Supplementary Materials

The following supporting information can be downloaded at:, Table S1: estimated ammonia production capacity by feedstock [3,6,54,91,92,93,94,95,96,97]; Table S2: reported renewable ammonia production capacities, apart from Italy [22,31,34,35,38,40,41,98,99,100,101,102,103,104,105]; Table S3: industrial alkaline electrolyzers [31,34,106].

Author Contributions

Conceptualization, K.H.R.R.; formal analysis, K.H.R.R.; investigation, K.H.R.R.; resources, K.H.R.R. and A.S.T.; writing—original draft preparation, K.H.R.R.; writing—review and editing, K.H.R.R., A.S.T. and L.L.; visualization, K.H.R.R.; supervision, A.S.T. and L.L.; project administration, K.H.R.R.; funding acquisition, L.L. All authors have read and agreed to the published version of the manuscript.


This research was co-financed by TKI—Energie from Toeslag voor Topconsortia voor Kennis en Innovatie (TKI) from the Ministry of Economic Affairs and Climate Policy, The Netherlands.

Institutional Review Board Statement

Not applicable.

Informed Consent Statement

Not applicable.

Data Availability Statement

Not applicable.

Conflicts of Interest

The authors declare no conflict of interest.


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Figure 1. Historical ammonia production by feedstock, and expected production until 2030. Coal: coal gasification; HFO: heavy fuel oil gasification; Naphtha: naphtha reforming; Natural gas: steam methane reforming; Blue: steam methane reforming with carbon capture and storage (CCS); Renewable: electrolysis. The original data can be found in the Supplementary Materials Section.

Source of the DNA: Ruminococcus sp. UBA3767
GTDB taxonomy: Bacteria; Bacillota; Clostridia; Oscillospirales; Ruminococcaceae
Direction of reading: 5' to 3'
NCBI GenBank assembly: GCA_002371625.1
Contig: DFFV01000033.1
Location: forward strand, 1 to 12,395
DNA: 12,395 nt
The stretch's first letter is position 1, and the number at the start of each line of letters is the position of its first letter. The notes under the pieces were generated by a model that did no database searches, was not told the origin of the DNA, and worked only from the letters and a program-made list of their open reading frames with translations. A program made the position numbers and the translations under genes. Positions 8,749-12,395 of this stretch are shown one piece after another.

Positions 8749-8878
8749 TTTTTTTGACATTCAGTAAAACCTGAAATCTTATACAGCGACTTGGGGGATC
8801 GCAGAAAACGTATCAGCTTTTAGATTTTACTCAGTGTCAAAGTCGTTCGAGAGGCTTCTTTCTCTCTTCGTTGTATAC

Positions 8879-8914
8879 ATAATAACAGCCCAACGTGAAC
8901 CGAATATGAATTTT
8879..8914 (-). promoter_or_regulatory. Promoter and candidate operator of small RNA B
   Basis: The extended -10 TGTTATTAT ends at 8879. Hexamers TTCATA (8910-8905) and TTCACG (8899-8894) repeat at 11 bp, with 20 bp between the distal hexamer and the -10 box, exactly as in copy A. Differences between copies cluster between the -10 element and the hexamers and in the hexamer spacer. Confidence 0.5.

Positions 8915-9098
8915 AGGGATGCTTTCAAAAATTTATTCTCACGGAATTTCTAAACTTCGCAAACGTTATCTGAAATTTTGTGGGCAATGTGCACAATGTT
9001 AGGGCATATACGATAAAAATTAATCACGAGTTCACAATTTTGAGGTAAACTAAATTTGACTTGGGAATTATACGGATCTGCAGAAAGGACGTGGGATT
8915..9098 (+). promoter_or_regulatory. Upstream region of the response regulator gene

Figure 1. Historical ammonia production by feedstock, and expected production until 2030. Coal: coal gasification; HFO: heavy fuel oil gasification; Naphtha: naphtha reforming; Natural gas: steam methane reforming; Blue: steam methane reforming with carbon capture and storage (CCS); Renewable: electrolysis. The original data can be found in the Supplementary Materials Section.
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Figure 2. Schematic overview of an electrolysis-based ammonia synthesis plant. Reprinted with permission from Ref. [19]. 1925, ACS Publications.
Figure 2. Schematic overview of an electrolysis-based ammonia synthesis plant. Reprinted with permission from Ref. [19]. 1925, ACS Publications.
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Figure 3. Ammonia factory at Nera Montoro, Italy. Courtesy Casale S.A.
Figure 3. Ammonia factory at Nera Montoro, Italy. Courtesy Casale S.A.
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Figure 4. Electrolyzers in the Sabiñánigo ammonia factory in Spain, constructed in 1925. Courtesy Casale S.A.
Figure 4. Electrolyzers in the Sabiñánigo ammonia factory in Spain, constructed in 1925. Courtesy Casale S.A.